In closing, work with your dogs to reinforce your place as their leader by doing basic obedience and going for walks. Keep their excitement over their triggers under control. Never allow one to be dominant over the other(s) during any activity. With practice and determination you can create a peaceful coexistence between your dogs. 

We'd love to hear about your experience in the comments!

Monday, August 8, 2016

About That One Negative Review

We pride ourselves on the excellent care and customer service we provide. We go the extra mile to make sure that the pets in our care have the best possible care; from noticing lumps that turned out to be cancer to noticing redness in paws that turned out to be grass allergies to lifting a large mastiff up off her bed and assisting her while she walked outside to potty, to intensive care and extra visits and 4 phone calls a day to report to the the vet for a diabetic dog whose blood sugar plummeted to a dangerous level after vomiting her meal between visits - we do far more than simply feed and water the pets we visit. 

We go the extra mile to take care of the homes, too. From calling out a well company when water stopped to shampooing carpets to shutting water off at the street during the big freeze when the pipes thawed out and were leaking (we checked every house) to bringing in my husband for help set a ping pong table upright and away from a glass door during a wind storm, disabling a wired smoke detector that was malfunctioning (with client permission), oiling a padlock that would not open on a driveway gate and shutting off an ice maker that was leaking, we make sure the homes are safe and secure.

Recently we came across a severely matted cat who was kept in a bathroom and was in poor health. As a team we could not simply look the other way and allow the cat to suffer (matting causes pain from the hair being pulled during movement, rashes and possible skin infections and is an indicator of overall neglect). One of our pet sitters is also an Animal Control Officer for the Sheriff's Dept and she went to the job with the assigned pet sitter to evaluate the cat's condition. We reported the situation to the Sierra Vista Animal Control to conduct a welfare check upon the client's return and to encourage the client to have the cat seen by a veterinarian and be professionally groomed.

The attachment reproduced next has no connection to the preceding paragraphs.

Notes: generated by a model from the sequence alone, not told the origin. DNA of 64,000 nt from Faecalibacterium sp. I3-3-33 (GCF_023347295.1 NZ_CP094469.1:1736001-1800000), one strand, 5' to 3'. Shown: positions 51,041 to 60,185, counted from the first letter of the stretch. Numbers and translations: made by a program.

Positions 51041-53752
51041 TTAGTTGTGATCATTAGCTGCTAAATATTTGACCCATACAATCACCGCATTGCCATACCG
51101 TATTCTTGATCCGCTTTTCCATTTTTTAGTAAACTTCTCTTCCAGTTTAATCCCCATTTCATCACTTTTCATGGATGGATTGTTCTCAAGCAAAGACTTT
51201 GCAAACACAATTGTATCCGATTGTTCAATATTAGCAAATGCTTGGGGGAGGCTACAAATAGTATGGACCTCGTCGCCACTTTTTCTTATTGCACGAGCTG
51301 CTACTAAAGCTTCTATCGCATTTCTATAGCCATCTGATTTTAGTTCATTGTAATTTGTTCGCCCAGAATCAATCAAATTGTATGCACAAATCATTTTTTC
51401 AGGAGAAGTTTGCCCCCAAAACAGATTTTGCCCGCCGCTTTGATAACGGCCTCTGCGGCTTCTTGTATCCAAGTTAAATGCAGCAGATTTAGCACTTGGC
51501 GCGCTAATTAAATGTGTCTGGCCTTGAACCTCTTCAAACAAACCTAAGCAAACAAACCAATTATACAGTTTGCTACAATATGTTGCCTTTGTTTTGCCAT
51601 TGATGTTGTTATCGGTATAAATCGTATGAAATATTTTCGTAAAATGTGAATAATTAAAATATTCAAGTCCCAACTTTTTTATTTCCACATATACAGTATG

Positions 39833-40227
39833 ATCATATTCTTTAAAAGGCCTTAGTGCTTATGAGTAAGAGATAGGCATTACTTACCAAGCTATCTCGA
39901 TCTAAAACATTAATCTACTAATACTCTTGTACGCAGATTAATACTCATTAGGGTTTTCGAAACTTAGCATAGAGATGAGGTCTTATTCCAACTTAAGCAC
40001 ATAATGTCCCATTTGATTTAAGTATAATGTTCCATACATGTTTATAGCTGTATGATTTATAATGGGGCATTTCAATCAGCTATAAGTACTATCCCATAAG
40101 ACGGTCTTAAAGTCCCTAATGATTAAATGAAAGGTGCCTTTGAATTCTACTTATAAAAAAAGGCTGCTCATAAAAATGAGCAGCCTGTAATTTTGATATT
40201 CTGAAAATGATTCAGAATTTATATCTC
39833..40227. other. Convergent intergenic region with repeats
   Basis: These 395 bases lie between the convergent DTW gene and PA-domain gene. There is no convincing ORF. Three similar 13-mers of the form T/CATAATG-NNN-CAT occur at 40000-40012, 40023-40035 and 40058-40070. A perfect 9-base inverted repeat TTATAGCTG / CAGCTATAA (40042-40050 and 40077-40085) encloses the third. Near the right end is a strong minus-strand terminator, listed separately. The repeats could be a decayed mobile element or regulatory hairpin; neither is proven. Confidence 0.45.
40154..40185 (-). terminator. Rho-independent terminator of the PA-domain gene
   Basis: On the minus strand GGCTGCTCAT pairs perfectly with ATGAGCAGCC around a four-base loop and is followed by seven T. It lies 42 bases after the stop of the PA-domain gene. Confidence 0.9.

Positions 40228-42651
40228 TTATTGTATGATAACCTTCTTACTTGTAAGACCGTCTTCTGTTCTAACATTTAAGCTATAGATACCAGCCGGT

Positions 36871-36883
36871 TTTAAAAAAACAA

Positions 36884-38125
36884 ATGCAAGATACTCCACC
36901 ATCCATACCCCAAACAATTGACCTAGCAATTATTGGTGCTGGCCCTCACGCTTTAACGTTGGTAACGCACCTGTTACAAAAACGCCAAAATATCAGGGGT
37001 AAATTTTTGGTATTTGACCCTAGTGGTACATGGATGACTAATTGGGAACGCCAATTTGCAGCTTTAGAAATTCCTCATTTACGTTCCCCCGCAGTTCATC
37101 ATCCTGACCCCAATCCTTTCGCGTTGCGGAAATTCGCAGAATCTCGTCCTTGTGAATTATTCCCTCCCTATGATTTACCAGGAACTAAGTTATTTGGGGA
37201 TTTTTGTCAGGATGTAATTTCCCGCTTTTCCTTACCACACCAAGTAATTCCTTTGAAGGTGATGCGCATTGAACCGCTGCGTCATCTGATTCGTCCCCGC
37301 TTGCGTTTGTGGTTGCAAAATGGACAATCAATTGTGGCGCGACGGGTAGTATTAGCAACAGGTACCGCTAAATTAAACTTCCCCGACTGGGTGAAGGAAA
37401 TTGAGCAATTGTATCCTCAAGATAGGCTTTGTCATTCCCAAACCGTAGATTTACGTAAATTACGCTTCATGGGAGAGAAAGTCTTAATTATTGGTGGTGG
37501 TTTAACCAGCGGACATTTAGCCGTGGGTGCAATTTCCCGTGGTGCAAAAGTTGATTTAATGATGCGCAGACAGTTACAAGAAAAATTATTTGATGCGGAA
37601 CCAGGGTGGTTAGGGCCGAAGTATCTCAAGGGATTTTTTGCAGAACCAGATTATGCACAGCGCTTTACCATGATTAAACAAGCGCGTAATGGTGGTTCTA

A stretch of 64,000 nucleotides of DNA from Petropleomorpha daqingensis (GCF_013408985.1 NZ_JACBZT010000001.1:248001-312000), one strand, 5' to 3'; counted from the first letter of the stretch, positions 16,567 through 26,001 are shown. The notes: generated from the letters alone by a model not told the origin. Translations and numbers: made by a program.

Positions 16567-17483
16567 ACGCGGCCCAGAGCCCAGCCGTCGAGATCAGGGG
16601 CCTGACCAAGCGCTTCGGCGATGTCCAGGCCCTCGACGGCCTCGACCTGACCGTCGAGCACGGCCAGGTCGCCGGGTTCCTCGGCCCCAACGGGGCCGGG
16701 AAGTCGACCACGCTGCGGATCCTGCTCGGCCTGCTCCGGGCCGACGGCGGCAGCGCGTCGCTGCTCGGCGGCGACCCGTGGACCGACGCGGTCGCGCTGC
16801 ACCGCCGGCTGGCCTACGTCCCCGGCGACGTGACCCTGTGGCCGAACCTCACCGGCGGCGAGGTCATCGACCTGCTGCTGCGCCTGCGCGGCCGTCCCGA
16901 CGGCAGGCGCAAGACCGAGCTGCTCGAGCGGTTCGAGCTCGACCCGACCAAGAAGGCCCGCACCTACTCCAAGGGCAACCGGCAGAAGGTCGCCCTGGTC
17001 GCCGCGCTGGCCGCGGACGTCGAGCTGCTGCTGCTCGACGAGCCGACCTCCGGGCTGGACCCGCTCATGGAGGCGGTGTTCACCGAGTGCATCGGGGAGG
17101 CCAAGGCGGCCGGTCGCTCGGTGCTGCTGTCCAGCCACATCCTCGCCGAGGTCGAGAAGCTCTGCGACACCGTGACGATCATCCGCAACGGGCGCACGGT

This cat was one of 14 cats in the home. 12 of the cats shared only 2 litter boxes. As a result there was urine and fecal matter throughout the home that we cleaned on every visit. Water dishes that had slime were washed and fresh water was given on every visit. Food dishes were topped off. This was an emotionally challenging job as we are a team of animal advocates who support rescues, volunteer at the shelter and foster homeless and abandoned pets.

This client has posted some very harsh reviews on Yelp and Google. She has said horrible things about our business and about me, personally. While we responded to the reviews we have disengaged from continued drama in rebuttals.

It is entirely likely that she returned home, 36 hours after our final visit, to find feces in the bathroom. We found it that way on every visit and cleaned it. She had told us at the consultation that the senior cat had ongoing issues with diarrhea. It is also possible that she found some empty food bowls. Prior to her travel she had someone else prearranged to care for her cats after our last visit and before her return home.